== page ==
Bad Assumptions

Some people warned us that Chile was not known for its cuisine. That never bothered me because I love to cook and I assumed that since the US imports much of its fruit and vegetables from Chile, I would have plenty of spectacular raw ingredients. Not a big deal if we didn’t eat out as much.

When we came to visit before moving, we visited a grocery store to get a sense for food in Chile. On the surface, nothing felt all that different. The supermarket felt like any US suburban grocery store with a larger variety of sausages and no Kraft Macaroni and Cheese.

My first real grocery shopping trip surprised me. The first time I had to gather specific items into a cart,  I got overwhelmed and went home. Really. This is not typical for me. I love grocery stores. On my second visit, I came home with the most random assortment of things: hotdogs, oranges, and Diet Coke (which is sold by the single can and incredibly expensive). My third visit, I went to the store with a specific meal in mind thinking that would help.  It didn’t.  I couldn’t find half of the ingredients and those that I did find were twice the price I was used to paying in the US.

For instnce, they don’t have Bacon. They have Procuitto, which I’ve now purchased four different brands in an attempt to replace bacon in the mornings.  The kids stare at these small salty little bits of pork and wonder what it might be. American Cheese is something we had prepared to leave behind. But, isn’t American Cheese just a bland cheese that melts easily? Who knew those characteristics were so unique? Vanilla yogurt is another example of something we miss. In Chile, there is an entire isle in the grocery store- both sides- dedicated to yogurt variations but there is no simple vanilla yogurt.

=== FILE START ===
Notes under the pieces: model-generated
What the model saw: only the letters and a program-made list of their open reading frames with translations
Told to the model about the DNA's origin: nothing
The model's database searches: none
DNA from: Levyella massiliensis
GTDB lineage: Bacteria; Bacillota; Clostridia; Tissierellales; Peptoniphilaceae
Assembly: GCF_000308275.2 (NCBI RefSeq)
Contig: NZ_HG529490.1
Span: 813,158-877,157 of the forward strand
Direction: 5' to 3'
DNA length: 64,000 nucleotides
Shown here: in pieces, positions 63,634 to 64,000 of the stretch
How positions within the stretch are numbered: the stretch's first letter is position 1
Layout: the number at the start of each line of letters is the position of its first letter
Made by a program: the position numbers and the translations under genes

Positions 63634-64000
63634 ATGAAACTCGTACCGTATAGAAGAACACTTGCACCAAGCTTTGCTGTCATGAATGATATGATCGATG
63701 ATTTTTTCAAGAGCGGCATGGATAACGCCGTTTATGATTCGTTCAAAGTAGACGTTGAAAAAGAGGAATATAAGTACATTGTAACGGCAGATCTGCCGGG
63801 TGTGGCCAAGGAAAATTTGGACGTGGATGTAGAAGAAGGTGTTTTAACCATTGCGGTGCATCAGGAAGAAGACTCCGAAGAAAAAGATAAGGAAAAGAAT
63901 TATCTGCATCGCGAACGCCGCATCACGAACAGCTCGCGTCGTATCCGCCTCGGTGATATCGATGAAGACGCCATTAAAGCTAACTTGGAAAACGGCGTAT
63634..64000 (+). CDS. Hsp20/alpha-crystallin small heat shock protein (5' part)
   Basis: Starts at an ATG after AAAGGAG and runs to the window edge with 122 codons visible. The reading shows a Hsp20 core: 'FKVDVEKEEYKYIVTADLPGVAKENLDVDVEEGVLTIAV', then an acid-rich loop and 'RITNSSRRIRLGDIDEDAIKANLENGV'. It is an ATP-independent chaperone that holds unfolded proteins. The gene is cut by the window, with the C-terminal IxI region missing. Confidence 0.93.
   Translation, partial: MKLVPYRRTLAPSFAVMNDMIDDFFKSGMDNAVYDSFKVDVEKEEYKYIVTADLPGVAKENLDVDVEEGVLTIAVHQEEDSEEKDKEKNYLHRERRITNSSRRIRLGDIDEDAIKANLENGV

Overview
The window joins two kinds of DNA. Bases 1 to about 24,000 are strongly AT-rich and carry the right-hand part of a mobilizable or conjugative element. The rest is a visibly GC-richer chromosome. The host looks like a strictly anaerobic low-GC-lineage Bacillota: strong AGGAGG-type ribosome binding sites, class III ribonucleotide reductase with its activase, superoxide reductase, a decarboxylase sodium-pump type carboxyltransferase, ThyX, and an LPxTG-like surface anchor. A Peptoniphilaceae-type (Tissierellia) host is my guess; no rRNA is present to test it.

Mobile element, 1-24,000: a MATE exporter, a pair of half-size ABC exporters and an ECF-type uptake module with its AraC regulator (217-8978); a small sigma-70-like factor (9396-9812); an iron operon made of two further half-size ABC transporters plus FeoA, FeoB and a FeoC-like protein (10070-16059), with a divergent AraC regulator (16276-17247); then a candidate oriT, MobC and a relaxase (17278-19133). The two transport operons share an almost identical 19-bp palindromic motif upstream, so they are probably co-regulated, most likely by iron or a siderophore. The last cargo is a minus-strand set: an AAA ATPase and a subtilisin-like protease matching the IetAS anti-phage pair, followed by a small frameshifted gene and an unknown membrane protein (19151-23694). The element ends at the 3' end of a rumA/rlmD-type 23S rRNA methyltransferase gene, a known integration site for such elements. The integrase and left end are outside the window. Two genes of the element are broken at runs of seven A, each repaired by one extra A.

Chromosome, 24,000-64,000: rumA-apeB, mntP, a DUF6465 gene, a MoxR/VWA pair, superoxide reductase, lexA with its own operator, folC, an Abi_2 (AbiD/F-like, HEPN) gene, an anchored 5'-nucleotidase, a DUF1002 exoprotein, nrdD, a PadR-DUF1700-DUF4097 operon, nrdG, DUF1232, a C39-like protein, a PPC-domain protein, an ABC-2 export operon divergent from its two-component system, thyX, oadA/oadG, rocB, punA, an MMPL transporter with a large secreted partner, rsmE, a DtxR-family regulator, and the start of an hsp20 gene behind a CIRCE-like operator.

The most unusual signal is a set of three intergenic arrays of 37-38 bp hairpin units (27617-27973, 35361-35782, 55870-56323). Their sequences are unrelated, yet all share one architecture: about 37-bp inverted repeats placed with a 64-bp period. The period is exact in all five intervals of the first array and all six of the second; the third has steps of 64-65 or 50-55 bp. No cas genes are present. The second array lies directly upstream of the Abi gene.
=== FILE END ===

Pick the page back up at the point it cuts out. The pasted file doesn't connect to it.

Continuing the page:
Yogurt

And, I have my own issues. Chileans like instant coffee with warm milk.  While I have found a somewhat decent brand of ground coffee (among an entire aisle of instant brands), Half-and-Half does not exist. In fact, they do not have any fresh milk of any kind.  When I inquire about suggested alternatives for half-and-half specifically I get a lot of “condensed milk” suggestions or a powdered Nestle creamer. They do have something called Crema, which I went to first, but John describes it as ice cream for my coffee. I can only imagine how large I will get if I use this as an alternative. My latest attempt is to take a milk container and mix the crema with milk. I will continue to work on the ratios.

Instant Coffee

My other assumption, the raw ingredients piece, was wrong as well.  Turns out that they export all the best fruits and vegetables to the US completely skipping grocery stores here.  In Jumbo, the big supermarket (which really resembles a Target in almost every way) there is one small special case in the fresh fruit and vegetable area where they keep a small offering of high-quality fruit that is exported.  You have to seek help from the person behind the counter and the additional cost is unbelievable (a $10 bunch of grapes). You would honestly think I was seeking fresh french truffles.

I have yet to find the organic free-range chicken. I think they would simply stare at me if I asked where I might find that in the supermarket.  They do not have any market for organic foods here – let alone organic meat or chicken.  In fact, the chicken all comes “con marinado” or with a salt marinade.  It couldn’t possibly be less healthy.

The country that gave us Chilean Sea Bass doesn’t eat a lot of seafood that we would recognize.   At Mercado Central, which is the fresh fish market in downtown Santiago, always noted as one of the top food markets in the world, has hundreds of stalls offering fresh seafood of all kinds but it is incredibly difficult to navigate.  Often, we have purchased seafood only to realize it has gone bad when we get it home.  They carry lots of odd crustaceans that I have no idea what to do with.  I’m contemplating hiring a local chef to help guide me through the stalls to understand what I need to buy and from whom.

Crustaceans

I sound terribly negative and discouraged.  Frankly, I am. I refuse to give up just yet, but I’m humbled for sure. I’m convinced that by mastering spanish I will unlock the key to the other more nuanced stores and markets rather than relying exclusively on the Target-like grocery store.  Now that it is summer, I’m also convinced that I need to stick with Ferias Libres or Farmers Markets for fresh fruit and vegetables.

But, in the meantime, any visitor is required to bring a handful of items from the US.  Or, if you know of any way to import French cheese….. Thank goodness there is so much good wine.

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